You say the 90 days law makes it easier to get a job because your boss doesn’t need to check your references? I say that sounds like really poor management to me, yet you’re the one who will pay if the boss decides it’s not working out. Plus, I got my job long before the 90 days bill: they read my CV, interviewed me by phone and appointed me. That seems to me to be just as easy (and just as poorly managed) as your experience. I doubt that much has actually changed in that regard. What has changed is the lack of security that you describe in your second comment. This law is a gift to slack or bullying employers.

            • Ross 8.1.1.2.1.1

              I agree.

              If anything, the 90 day law has allowed bad/lazy managers to become badder and lazier. Where’s the incentive for them to change their ways?

              But as has been said, good managers have no need to use 90 day trials.

            • Little Kiwi 8.1.1.2.1.2

              Thanks red-blooded I agree with you there. I half expected not to make it through the trial because my feedback was only negative even though it was constructive. Some people can only give negative feedback, maybe it’s a reinforcement of authority. I find myself asking for feedback and effectively doing my own performance reviews. The trials are pointless because before they existed people could be fired for no reason anyway. Not many people will bother to file a grievance. The 90 day trials don’t create jobs that weren’t already there, they just make employers feel more secure and workers less secure and more bouncy between jobs. They are really just a reminder of how disposable we are as workers.

  9. Richardrawshark 9

    Yeah, the difference I think was there was more jobs back then, you could walk out walk down the road and get another job within a couple of hours factory knocking.

    However I do not see a correlation between an employer needing an employee, as in this law does not create jobs, it just makes the firing process easier.

    But when I was young, you were always on a 1-3 month trial and they could sack you then with no comebacks, what has changed, lack of em0ployment means people now fight employers to keep their jobs because work is hard to come by. If their was excess employment opportunities this issue of hiring and firing disappears.

    Job supply improves wages, conditions, everything, lack of supply creates stupid regulations, and worsening wages and conditions, and if your going to go on a mass wage lowering strategy like National did the first thing you do is nobble the workers ability to fight it.

  10. Nic the NZer 10

    Its kind of surprising Treasury would release this study especially so publically.

    The argument that 90 day trials create more jobs is the same argument that lowering the minimum wage will create more jobs or by extension cutting benefits will create more jobs. Its an argument that employment is cost driven and lowering the cost of employing (in this case that sometimes you might hire an unsuitable employee is the cost) you increase its volume (or more jobs are created).

    On the other hand when people go to measure this supposed ‘outcome’ it practice it has a tendency to not occur. Could it be that the supposed basis for having a market driven outcome to employment is not a reality? This could occur if (in practice) wage barganing outcomes were not driven by costs but by the power balance between employer and employee. In that case the government ought to actively intervene in employment markets (to smooth the imbalance out) or unfair results will happen in practice.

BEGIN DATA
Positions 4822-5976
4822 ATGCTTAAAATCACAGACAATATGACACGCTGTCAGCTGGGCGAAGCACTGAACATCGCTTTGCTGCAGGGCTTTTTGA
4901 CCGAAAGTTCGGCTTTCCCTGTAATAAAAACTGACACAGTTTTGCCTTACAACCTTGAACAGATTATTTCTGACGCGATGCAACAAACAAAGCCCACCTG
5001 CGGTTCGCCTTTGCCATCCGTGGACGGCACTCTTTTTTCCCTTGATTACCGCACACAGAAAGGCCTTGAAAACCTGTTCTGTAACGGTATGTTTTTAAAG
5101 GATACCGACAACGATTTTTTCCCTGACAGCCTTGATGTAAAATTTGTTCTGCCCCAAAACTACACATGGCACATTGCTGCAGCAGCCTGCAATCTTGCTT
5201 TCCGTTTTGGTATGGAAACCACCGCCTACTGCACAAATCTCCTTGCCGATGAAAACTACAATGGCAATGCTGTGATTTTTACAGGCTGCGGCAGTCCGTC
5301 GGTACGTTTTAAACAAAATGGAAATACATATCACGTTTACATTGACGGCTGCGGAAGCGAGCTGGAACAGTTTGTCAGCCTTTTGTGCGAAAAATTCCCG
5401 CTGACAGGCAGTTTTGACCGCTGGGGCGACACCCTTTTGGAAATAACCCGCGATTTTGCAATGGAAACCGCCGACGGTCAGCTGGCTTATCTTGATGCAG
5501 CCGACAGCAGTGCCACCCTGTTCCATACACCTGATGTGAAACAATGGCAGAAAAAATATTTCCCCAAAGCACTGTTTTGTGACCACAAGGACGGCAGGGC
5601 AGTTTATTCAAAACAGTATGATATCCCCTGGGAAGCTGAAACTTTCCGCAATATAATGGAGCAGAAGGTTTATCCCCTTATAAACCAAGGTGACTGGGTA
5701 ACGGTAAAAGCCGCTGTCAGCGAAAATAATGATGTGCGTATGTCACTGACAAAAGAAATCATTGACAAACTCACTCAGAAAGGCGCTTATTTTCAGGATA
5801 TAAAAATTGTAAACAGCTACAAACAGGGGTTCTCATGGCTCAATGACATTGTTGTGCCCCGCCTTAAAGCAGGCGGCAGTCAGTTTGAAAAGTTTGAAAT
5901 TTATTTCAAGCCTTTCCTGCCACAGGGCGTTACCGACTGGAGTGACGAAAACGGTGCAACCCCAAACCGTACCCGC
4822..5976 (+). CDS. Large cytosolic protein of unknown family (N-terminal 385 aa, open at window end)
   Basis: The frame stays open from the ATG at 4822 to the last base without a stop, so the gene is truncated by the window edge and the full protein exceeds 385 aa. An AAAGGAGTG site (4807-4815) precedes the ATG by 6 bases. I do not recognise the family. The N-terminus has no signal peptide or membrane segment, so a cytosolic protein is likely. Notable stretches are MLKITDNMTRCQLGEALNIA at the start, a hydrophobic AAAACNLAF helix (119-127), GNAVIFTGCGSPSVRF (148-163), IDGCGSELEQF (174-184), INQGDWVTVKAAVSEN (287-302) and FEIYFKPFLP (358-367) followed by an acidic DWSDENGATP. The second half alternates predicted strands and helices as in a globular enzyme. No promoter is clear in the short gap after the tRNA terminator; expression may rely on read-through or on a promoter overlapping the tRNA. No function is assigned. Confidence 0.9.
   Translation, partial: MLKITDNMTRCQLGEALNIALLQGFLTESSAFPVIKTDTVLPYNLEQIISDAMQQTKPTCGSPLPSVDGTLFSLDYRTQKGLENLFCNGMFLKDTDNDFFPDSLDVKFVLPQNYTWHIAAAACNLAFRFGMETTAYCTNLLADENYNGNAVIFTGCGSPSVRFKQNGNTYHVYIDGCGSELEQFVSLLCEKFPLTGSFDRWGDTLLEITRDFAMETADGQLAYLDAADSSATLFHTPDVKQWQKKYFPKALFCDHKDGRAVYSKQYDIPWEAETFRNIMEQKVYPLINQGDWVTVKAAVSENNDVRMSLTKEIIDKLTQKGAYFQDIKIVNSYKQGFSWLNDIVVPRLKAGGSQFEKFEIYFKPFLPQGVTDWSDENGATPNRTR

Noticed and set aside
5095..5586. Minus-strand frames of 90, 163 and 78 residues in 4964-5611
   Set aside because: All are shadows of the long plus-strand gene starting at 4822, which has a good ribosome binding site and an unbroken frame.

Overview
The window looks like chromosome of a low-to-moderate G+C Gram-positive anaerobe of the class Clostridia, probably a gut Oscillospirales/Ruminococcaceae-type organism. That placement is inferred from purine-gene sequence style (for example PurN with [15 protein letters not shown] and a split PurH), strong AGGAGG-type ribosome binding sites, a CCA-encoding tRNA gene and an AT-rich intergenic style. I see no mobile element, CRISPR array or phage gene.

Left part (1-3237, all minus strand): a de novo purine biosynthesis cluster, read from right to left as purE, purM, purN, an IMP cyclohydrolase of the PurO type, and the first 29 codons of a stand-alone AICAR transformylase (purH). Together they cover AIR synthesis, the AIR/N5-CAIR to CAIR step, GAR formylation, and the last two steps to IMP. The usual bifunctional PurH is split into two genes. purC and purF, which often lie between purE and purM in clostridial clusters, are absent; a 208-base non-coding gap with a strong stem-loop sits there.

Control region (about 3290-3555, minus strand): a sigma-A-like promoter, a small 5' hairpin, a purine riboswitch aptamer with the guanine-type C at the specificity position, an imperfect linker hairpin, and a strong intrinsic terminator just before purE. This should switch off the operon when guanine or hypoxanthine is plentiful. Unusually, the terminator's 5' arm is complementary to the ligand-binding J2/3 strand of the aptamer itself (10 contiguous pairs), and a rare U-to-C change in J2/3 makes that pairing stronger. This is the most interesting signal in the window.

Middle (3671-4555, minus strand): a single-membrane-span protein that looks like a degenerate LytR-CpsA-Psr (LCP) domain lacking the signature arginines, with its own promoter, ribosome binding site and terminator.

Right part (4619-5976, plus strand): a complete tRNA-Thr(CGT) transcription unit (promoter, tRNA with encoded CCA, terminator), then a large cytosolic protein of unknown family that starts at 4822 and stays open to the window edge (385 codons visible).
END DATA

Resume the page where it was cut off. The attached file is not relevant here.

• KJT 10.1

      One employers cost is another ones customers, and so on.

      If every employer pays third world wages, then they can no longer charge first world prices.

      • Halfcrown 10.1.1

        But they do. Look around at all the major branded goods. Levies, and Phillips are two good examples. Everything is made in China or Indonesia at cheap labour rates, but they still expect to sell their products at top western world rates. For a long time now, if it is made in China I will pay a Chinese type price only. I am not paying for the name, I go and buy The Happy Rabbit brand or something from the likes of the Warehouse. Experience has taught me it is just as good as a branded name product, and I suspect they come out of the same factory as the branded goods anyway.

    • Greg 10.2

      Hence why claims made how increased trade increases wages and raises the standards of living, is a fiction.
      The evidence is often the opposite, theirs no primary industry which has increase wages on the back of higher export volumes.
      Meat works will be totally automated within a decade.,
      So trade gains will just leave a few crumbs for us to fight over.

  11. The lost sheep 11

    The report …
    ‘did not find evidence at an economy-wide level for the concern that trial periods would increase job churn for employees.’

    This is completely in line with my experience as an employer, and wide knowledge of other employers.
    You don’t hire someone looking to sack them. You hire them because you have a job you need done. Your hope is always that the person you have employed will be able to do the job and you will be able to continue employing them.

    If someone proves to be unsuitable for a role you replace them. Your ability to do so was not constrained before the 90 day law, as trial periods were perfectly legal before then, and dismissal for poor performance or conduct has always been possible and standard practice.

    So someone who was not suitable for a role is exactly as likely to be dismissed from it now as they were before the 90 day law, and this research backs that up.